openness to international trade, raise average incomes with little systematic effect on the distribution of income. This supports the view that a basic policy package of private property rights, fiscal discipline, macroeconomic stability, and openness to trade on average increases the income of the poor to the same extent that it increases the income of the other households in society. It is worth emphasizing that our evidence does not suggest a 'trickle down' process or sequencing in which the rich get richer first and eventually benefits trickle down to the poor. The evidence, to the contrary, is that private property rights, stability, and openness contemporaneously create a good environment for poor households—and everyone else—to increase their production and income. On the other hand, we find little evidence that formal democratic institutions or a large degree of government spending on social services systematically affect incomes of the poor.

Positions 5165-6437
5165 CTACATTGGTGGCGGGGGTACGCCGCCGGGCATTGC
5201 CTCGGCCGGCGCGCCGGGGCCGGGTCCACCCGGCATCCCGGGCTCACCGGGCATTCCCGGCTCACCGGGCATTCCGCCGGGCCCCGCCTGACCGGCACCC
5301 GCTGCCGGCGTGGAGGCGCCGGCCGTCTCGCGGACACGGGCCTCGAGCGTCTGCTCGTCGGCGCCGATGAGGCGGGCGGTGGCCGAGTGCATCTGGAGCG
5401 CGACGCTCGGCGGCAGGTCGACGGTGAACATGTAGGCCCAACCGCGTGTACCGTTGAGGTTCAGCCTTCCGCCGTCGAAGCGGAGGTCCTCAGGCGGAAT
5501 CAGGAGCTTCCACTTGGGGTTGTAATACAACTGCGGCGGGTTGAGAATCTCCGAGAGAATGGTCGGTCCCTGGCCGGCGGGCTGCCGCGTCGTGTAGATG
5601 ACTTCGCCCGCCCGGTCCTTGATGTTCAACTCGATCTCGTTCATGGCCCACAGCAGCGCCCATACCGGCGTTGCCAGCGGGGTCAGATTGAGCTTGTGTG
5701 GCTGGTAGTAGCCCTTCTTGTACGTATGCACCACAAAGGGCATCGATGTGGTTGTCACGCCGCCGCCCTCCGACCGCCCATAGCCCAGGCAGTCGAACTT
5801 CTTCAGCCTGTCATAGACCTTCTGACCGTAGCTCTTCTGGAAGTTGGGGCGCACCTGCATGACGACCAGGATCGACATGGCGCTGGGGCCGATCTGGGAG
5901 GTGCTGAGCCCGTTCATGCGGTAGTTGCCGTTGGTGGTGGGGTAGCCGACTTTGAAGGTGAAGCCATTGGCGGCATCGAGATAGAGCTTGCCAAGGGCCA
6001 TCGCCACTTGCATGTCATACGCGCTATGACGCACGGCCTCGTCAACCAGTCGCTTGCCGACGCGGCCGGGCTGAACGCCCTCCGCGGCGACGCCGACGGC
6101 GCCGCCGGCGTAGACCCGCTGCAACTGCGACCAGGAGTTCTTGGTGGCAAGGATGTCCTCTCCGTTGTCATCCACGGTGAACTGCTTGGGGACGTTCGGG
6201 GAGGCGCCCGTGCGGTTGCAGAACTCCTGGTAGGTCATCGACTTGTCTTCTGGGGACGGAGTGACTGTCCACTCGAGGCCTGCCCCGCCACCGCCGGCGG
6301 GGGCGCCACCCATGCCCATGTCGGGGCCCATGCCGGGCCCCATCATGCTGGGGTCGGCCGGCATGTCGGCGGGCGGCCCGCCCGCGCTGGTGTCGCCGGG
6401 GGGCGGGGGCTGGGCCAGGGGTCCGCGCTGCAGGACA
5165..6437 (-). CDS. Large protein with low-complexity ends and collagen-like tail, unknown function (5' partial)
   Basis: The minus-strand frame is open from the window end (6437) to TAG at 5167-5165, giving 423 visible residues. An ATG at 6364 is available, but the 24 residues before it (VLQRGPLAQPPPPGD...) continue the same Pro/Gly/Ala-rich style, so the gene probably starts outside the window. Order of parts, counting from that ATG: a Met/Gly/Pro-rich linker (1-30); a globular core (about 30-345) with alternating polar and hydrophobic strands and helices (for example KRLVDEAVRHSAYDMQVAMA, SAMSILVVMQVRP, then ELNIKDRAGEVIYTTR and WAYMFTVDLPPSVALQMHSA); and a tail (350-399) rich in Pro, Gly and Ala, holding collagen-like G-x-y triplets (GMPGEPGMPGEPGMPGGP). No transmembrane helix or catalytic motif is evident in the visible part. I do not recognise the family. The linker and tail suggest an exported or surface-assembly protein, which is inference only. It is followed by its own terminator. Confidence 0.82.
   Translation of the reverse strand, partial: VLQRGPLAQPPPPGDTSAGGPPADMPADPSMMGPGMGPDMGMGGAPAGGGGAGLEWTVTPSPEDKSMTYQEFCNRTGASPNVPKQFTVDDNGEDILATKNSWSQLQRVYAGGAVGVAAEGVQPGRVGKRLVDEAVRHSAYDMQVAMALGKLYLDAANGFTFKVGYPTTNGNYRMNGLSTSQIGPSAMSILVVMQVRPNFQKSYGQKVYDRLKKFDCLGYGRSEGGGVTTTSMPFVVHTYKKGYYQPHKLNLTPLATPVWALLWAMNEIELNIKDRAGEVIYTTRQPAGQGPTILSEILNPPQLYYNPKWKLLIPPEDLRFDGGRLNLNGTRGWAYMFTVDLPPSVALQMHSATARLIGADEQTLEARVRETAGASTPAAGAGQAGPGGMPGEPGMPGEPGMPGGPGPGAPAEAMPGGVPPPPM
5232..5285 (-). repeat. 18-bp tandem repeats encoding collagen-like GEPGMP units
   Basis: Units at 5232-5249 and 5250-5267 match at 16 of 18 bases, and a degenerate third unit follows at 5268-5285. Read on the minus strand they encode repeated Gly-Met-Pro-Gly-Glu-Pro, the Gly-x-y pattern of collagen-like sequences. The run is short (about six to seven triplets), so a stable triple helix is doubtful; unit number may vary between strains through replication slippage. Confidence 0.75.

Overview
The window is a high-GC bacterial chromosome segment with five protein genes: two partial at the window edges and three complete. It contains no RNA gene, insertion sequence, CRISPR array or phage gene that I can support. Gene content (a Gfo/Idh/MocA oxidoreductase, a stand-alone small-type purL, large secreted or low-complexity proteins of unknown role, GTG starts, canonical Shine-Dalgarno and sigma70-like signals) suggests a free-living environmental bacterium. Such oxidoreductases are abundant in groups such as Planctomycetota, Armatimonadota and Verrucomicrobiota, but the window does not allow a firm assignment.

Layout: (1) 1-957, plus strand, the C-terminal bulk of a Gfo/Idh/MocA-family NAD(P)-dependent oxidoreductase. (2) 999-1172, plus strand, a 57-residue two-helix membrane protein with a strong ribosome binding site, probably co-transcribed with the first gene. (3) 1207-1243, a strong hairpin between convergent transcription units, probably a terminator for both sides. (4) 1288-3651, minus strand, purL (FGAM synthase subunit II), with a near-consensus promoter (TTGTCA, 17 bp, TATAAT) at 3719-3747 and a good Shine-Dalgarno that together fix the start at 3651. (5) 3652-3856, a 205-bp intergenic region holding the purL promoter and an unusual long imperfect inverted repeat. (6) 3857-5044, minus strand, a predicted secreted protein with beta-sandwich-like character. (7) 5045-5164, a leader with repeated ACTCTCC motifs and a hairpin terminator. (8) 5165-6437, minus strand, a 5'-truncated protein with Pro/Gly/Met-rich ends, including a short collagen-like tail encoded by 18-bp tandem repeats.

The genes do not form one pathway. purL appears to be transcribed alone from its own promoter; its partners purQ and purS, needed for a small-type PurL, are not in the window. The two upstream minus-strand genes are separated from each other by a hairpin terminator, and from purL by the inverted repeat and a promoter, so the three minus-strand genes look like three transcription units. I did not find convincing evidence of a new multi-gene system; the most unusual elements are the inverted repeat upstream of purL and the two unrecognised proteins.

Our findings do not imply that growth is all that is needed to improve the lives of the poor. Rather, we simply emphasize that growth on average does benefit the poor as much as anyone else in society, and so standard growth-enhancing policies should be at the centre of any effective poverty reduction strategy. This also does not mean that the potential distributional effects of growth, or the policies that support growth, can or should be ignored. Our results do not imply that the income share of the poorest quintile is immutable—rather, we simply are unable to relate the changes across countries and over time in this income share to average incomes, or to a variety of proxies for policies and institutions that matter for growth and poverty reduction. This may be simply because any effects of these policies on the income share of the poorest quintile are small relative to the very substantial measurement error in the very imperfect available income distribution data we are forced to rely upon. It may also be due to the inability of our simple empirical models to capture the complex interactions between inequality and growth suggested by some theoretical models. In short, existing cross-country evidence—including our own—provides disappointingly little guidance as to what mix of growth-oriented policies might especially benefit the poorest in society. But our evidence does strongly suggest that economic growth and the policies and institutions that support it on average benefit the poorest in society as much as anyone else.